An educator, a pillar of St. John’s Presbyterian Church, the Bond Head & District Women’s Institute, BWG Local History Association, and a supporter of almost every cultural, historical and charitable event in Bradford West Gwillimbury – Leila Lloyd celebrated her 80th birthday this week.
She was at the Presbyterian church, working with the Turkey Pie Detail on May 29, when Mayor Rob Keffer dropped by to present a certificate of congratulations from the town.
The Turkey Pie Detail, kitchen volunteers at St. John’s, held their own special salute, with flowers and some of Leila’s favourite sweet treats at coffee break time.
Lloyd has every reason to be intrigued by Bradford West Gwillimbury's local history. The daughter of Alberta and Hulse Stoddart, theStoddart family can trace its roots in West Gwillimbury back to William and Margaret (Wilson) Stodders, who settled in the Middleton area in 1818.
In 1960, Leila married Edgar William Lloyd, the descendant of another long-time West Gwillimbury farming family who settled in the area in the 1890s.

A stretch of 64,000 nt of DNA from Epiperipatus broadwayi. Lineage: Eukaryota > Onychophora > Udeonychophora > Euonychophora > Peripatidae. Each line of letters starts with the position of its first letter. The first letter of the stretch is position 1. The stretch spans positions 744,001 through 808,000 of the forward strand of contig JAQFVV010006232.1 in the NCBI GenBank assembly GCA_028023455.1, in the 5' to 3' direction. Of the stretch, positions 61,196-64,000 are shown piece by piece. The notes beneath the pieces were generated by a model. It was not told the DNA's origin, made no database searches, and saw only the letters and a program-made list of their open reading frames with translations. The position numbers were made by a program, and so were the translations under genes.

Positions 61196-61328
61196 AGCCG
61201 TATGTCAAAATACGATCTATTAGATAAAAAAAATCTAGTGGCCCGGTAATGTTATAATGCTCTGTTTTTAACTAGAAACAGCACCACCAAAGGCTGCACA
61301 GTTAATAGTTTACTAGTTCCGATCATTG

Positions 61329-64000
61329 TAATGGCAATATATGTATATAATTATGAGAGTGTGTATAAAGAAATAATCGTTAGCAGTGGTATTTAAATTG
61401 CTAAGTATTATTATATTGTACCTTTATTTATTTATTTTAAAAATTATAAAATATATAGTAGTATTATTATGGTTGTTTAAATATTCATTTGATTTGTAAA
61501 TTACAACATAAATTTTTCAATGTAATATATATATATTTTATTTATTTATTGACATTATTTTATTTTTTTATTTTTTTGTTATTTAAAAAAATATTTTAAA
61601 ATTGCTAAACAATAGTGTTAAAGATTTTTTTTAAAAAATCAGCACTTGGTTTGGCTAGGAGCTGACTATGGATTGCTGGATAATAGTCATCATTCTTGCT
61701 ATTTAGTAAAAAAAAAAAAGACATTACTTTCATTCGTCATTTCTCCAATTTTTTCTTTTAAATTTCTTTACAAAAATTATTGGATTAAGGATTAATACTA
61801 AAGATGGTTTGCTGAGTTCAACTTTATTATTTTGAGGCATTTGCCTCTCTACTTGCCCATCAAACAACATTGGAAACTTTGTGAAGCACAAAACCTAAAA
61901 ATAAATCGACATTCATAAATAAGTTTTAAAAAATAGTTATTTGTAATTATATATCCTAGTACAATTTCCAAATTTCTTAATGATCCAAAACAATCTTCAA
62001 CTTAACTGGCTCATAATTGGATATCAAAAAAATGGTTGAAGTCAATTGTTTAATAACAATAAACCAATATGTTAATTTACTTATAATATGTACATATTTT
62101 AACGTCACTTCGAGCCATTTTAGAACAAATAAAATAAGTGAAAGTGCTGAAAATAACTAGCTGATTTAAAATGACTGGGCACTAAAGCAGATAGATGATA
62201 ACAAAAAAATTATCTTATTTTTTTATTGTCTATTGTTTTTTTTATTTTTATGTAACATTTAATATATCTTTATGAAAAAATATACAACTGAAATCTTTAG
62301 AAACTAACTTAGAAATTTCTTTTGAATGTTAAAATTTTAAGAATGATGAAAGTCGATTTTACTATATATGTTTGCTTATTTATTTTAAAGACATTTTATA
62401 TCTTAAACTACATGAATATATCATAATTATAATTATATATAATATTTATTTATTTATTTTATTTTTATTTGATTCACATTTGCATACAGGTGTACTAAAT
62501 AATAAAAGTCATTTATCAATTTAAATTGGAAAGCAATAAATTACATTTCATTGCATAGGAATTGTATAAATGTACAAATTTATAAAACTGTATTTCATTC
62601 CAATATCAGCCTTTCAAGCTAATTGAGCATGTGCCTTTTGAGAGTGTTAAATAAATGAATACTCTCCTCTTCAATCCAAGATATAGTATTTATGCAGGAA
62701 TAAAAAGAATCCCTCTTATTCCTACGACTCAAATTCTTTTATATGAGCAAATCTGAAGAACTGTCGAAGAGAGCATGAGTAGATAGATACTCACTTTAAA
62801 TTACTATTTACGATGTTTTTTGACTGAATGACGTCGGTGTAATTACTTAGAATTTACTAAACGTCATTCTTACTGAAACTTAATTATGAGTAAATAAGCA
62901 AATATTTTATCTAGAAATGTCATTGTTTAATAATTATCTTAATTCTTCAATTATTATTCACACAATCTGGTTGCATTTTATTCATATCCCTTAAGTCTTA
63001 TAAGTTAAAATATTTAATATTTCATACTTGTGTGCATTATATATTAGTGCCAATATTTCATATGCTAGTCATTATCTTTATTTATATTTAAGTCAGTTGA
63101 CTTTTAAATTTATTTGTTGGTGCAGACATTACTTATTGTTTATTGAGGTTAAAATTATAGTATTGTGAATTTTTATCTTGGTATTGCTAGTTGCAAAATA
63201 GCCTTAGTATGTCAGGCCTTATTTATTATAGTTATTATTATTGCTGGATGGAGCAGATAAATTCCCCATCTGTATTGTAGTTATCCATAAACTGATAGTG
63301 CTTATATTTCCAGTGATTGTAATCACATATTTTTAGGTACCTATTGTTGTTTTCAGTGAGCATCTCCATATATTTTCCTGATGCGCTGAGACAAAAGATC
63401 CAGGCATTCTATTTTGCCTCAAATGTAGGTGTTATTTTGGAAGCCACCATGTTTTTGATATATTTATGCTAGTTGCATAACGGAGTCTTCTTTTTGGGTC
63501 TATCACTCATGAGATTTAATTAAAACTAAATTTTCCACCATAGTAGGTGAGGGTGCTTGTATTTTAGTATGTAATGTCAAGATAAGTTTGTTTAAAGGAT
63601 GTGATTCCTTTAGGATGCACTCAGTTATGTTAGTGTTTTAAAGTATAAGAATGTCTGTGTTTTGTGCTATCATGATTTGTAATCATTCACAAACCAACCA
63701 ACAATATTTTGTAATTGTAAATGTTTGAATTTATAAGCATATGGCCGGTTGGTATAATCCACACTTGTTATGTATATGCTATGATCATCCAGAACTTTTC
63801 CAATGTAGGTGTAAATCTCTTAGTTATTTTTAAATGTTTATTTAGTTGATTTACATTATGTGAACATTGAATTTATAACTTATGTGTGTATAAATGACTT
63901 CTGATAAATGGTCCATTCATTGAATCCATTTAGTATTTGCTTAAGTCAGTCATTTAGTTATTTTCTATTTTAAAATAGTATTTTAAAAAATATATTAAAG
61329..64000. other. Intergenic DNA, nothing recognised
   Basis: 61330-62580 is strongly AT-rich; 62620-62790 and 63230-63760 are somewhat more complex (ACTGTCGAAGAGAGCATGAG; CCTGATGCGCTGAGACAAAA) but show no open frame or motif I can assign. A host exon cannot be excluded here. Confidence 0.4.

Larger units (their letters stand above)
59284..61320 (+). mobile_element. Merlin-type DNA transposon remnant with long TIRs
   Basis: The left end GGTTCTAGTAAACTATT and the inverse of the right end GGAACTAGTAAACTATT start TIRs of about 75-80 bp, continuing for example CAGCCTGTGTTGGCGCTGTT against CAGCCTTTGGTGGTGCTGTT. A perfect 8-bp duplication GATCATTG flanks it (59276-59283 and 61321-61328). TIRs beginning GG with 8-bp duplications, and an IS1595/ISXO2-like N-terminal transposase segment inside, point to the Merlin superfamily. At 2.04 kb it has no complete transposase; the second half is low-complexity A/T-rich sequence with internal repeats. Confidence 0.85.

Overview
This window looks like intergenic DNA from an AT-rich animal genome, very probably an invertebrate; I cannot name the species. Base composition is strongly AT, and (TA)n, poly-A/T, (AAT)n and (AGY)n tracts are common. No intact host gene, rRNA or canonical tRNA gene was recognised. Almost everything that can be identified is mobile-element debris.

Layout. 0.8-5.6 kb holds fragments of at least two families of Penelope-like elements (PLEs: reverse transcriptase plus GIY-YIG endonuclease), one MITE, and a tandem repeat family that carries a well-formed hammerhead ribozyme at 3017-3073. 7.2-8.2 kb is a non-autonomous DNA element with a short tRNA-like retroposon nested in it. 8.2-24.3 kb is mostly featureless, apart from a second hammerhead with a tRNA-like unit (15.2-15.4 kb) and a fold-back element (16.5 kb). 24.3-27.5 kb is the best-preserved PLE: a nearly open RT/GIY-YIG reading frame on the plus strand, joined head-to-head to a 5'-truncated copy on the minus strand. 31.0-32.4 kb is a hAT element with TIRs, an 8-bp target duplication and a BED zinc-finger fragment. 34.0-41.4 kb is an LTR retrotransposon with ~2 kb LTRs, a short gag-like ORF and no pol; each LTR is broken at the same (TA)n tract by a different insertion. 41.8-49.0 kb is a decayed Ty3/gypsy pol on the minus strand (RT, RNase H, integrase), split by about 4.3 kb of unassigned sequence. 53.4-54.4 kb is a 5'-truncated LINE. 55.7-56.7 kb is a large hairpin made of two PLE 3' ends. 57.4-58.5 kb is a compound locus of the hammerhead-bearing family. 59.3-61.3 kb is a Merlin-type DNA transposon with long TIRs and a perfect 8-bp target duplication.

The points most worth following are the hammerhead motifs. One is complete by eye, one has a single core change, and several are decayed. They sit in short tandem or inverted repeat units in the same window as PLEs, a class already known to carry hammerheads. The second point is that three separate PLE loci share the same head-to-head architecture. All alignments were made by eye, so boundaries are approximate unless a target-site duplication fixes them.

Lloyd attended S.S. #3, a one-room schoolhouse located at 5 Sideroad and Line 6, starting in Grade 1. (And funnily enough, the year she married was the same year her parents bought that schoolhouse and transformed it into a house.)
The school had a tiny enrolment of only eight; without Leila and her brother, it would have had only six students and might have closed.
“I was the only one in my grade from one to eight, with the exception of two short periods of time when Mary Culbert joined me for a couple of months in Grade 1, and Adell Fisher the same in Grade 6,” Lloyd wrote in Governor Simcoe Slept Here: The Legacy of West Gwillimbury. “I had the same teacher, Miss Janet McLeod for all my elementary education.”
The one-on-one attention was an inspiration, and Lloyd became a teacher.
She started her career at Schomberg Public School, then taught part time at Hon. Earl Rowe Public School and Sir William Osler Public School in BWG. Once her children were older, she taught full time at Sir William Osler, "the most wonderful school and community anyone could ever wish to be employed in!"